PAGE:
Building a fully automated omnichannel grocery store is certainly an eye-catching idea right now, but it's also prohibitively expensive for most startups. In addition to pricey robotics and other hardware, real estate costs can balloon into the millions of dollars in urban neighborhoods that have the population density and income levels to support such a model.
That's why Lincoln Cavalieri wants to build vertically. He's the co-founder of Urbx, a startup that's planning to build a grocery store with an automated fulfillment system attached to it that reaches up to 150 feet high and can squeeze into as little as 1,800 square feet of space.
Urbx Market, as it's being called for now, will focus on filling e-commerce orders to the many consumers that live around its stores, the first of which is slated to be built in Boston by the end of next year. Pickup orders and e-bike deliveries will get orders to shoppers within an hour. There will also be a small storefront where shoppers can order using kiosks, or with their phones, and robots will bring their orders out to them within minutes. Order picking and packing will happen in a basement level, furthering the focus on vertical alignment.
Cavalieri said the store will cost between $5 million and $7 million to build — roughly the same cost to construct a Whole Foods, he said, but with lower real estate costs and higher e-commerce productivity.
"I think the whole process of how a grocery store is laid out is going to change significantly in the future, and it's going to be driven by e-commerce," he said.
Operating small, automated grocery fulfillment in a densely populated urban market isn't a new concept. But being able to stack the hardware numerous stories high promises to alleviate at least some of the cost pressures that make urban e-commerce so tricky. Urbx's system uses robots that travel vertically and horizontally along fixed tracks, and incorporates predictive picking software to optimize their routes.
The retail concept is similar to other “store of the future” projects like Alert Innovation's Novastore and Locai Solutions' Omni-Store that combine e-commerce-focused automation with on-site shopping. One key difference with Urbx is that there won't be any product aisles to roam or service departments to visit.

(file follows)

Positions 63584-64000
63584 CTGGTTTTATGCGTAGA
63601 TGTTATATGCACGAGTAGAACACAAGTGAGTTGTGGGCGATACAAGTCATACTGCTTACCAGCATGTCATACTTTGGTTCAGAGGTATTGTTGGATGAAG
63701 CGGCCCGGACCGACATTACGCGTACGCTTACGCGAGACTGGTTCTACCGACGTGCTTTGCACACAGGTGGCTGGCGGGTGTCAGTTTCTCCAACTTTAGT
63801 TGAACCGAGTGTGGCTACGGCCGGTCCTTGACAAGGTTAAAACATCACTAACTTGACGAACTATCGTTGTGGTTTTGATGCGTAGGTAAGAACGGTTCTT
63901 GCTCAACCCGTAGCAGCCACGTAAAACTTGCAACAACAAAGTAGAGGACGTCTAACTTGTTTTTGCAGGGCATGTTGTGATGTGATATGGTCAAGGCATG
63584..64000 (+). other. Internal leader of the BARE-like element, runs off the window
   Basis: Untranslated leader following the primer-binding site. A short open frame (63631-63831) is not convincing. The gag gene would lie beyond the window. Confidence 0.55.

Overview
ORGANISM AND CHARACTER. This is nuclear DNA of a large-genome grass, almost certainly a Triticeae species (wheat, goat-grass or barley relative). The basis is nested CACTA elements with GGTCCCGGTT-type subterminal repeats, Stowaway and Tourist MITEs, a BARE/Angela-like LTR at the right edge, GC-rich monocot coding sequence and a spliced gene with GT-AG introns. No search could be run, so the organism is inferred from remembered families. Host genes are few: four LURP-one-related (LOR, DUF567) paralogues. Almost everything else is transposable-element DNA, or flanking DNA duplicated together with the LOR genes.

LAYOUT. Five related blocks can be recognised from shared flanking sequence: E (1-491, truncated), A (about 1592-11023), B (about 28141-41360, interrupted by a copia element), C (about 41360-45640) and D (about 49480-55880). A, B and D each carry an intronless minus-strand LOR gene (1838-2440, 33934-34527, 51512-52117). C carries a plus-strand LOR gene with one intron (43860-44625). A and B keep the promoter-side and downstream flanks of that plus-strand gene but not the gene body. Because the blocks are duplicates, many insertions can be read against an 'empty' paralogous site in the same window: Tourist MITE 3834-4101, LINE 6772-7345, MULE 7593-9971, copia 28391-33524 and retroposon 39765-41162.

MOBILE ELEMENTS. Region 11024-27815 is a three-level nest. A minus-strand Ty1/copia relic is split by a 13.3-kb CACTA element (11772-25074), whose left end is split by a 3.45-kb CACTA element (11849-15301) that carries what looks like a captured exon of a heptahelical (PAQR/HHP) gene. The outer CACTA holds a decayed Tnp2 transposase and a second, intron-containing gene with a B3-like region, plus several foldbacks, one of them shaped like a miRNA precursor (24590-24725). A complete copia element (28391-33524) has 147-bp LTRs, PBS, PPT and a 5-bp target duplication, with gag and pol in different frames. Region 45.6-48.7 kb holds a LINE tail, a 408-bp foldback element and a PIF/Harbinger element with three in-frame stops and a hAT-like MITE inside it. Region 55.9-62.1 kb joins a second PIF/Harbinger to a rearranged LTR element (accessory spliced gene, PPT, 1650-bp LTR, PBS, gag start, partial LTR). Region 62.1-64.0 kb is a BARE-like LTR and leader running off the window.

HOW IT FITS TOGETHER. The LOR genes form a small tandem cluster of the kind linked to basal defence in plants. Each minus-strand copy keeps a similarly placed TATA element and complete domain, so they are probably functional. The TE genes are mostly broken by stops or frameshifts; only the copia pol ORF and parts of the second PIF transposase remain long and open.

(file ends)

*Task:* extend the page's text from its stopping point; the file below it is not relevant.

Conventional thinking in grocery holds that these services and sensory pleasures — being able to see, smell and touch items — are what makes in-person grocery shopping so valued by consumers. They're the same forces that made online shopping so slow to grow before the pandemic hit.
Cavalieri, however, said if a store can offer speedy fulfillment, low prices and quality goods, shoppers don't need to chat up their local butcher or handle that bell pepper before they buy. It's also more efficient to automate everything, he said.
"If you go to a machine to order and then you still walk to the produce aisle, it's just not as efficient and you can't really drive costs down the way you can by putting it all into one system," Cavalieri said.
Urbx hopes to eventually open thousands of urban markets. In the meantime, the company is focused on integrating its fulfillment technology with grocery retailers and scaling up as a service provider. Cavalieri said Urbx plans to announce pilots with a few grocers in the coming months along with Series A funding. The firm also plans to double its workforce of 10, which currently includes veterans from Amazon and iRobot.
Offering automated micro-fulfillment brings Urbx into an increasingly crowded field that includes Fabric, Takeoff Technologies, AutoStore, Dematic and other providers. Cavalieri said his company stands out with its vertical approach as well as speed of fulfillment. Its dual-robot system, which he likened to small elevators speeding along x and y axes, can retrieve a large order's worth of goods in around two minutes. By the numbers, Cavalieri said Urbx's system can retrieve 50 items in 135 seconds. The company's tower bots, which move vertically, travel at a max speed of 26 feet per second, while the grid bots, which move horizontally, max out at 13 feet per second.
Cavalieri said the company's system, which incorporates chilled, frozen and ambient storage temperatures, works best in standalone locations as opposed to integrating into the back of a store.
Cavalieri said Urbx's vertical approach to fulfillment was born out of necessity. He started the company with a vision for an Instacart-like concept that would offer last-mile fulfillment and storage of grocery products. The patch of real estate they targeted in Boston's Back Bay area, however, was too small to hold all the items they wanted to carry. They knew they needed to build up.
“There wasn't a system out there that allowed us to go 100 feet in the air,” Cavalieri said.
In theory at least, Urbx's omnichannel model is well-positioned for a post-pandemic world where e-commerce takes up a larger portion of grocery shopping but where consumers still want to venture to stores. It remains to be seen, though, if that same appeal holds true for a store that only offers shopping at kiosks, and that will face competition from the likes of Amazon Fresh, Target and other well-funded competitors also targeting urban markets.
For now, the company offers a futuristic model for urban retailing and fulfillment. And it comes as companies test out a variety of automated, unmanned service models, from pickup kiosks to driverless vehicle delivery.
"Over the next five to 10 years, there's going to be a pretty rapid transformation in terms of how we shop at grocery and big box retailers. I think the trend to automation is going to happen rather quickly, and I think it's going to be the dominant trend moving forward," Cavalieri said.